Salman Khurshid, Congress and the Devdas syndrome
On May 23 the Lok Sabha election result came out. Two days later, at a closed-door CWC meeting Rahul Gandhi offered to resign as Congress president. A two and a half months long leadership vacuum followed until Sonia Gandhi stepped in as an interim president. Five months on it is time for a new round of important assembly elections. And yet, instead of pulling itself up by the bootstraps, the party continues to be in an endlessly hand-wringing mourning for the passing of the mantle by the First Family.
Party elder Salman Khurshid says the party’s biggest problem is that “our leader has walked away … Sonia Gandhi stepped in, but there is more than an indication that she is treating herself as a stop-gap arrangement. I wish it wasn’t so.”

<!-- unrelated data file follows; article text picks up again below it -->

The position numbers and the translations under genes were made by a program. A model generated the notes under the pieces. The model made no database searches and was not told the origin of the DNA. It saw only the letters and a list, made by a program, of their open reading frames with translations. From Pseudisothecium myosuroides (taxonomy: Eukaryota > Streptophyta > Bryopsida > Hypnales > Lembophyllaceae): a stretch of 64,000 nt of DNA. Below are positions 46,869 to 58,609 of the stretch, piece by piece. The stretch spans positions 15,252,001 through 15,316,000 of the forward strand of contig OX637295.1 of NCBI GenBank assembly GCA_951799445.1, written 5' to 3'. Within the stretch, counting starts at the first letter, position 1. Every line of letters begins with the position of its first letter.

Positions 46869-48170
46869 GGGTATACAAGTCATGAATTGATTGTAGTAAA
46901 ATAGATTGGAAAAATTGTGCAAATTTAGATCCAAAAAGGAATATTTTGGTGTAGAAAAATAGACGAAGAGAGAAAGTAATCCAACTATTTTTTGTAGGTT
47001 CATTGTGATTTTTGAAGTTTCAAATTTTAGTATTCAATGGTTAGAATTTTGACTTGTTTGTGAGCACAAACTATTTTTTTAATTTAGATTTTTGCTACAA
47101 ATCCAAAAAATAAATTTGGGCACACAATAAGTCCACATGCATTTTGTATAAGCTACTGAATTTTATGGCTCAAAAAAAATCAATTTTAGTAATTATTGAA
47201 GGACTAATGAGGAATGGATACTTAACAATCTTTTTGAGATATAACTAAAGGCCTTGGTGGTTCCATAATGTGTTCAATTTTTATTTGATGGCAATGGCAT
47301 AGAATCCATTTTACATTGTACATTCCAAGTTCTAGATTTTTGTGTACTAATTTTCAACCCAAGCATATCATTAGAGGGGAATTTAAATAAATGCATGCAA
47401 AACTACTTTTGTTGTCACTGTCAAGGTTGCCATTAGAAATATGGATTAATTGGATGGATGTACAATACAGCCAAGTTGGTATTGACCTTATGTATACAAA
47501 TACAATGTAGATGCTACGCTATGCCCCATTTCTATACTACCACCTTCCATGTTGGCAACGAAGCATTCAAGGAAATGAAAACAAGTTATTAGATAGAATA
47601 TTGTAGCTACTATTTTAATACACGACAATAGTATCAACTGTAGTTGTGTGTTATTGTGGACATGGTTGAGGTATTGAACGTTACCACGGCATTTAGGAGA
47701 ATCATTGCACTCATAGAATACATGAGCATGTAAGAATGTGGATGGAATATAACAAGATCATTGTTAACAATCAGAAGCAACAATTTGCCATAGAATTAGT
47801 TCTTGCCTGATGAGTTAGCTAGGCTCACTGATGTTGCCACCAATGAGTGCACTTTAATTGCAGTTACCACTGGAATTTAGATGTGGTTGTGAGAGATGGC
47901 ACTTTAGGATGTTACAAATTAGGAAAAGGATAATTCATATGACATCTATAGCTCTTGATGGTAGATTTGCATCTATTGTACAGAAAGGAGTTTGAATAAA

It’s hard to romanticize the Devdas syndrome in the middle of the battleground, which is what politics is. Even as BJP forges ahead with hardnosed campaigns in Maharashtra and Haryana, Congress is saying its star campaigners’ list will be headlined by Sonia, Rahul and Manmohan Singh, but with exact dates and venues still in the works. Healthy electoral competition is a prerequisite for a thriving democracy. So this querulous state of affairs in the country’s leading opposition party is a cause for great concern. Yet again we must emphasize that thinking beyond the dynasty is an existential necessity for the Congress party.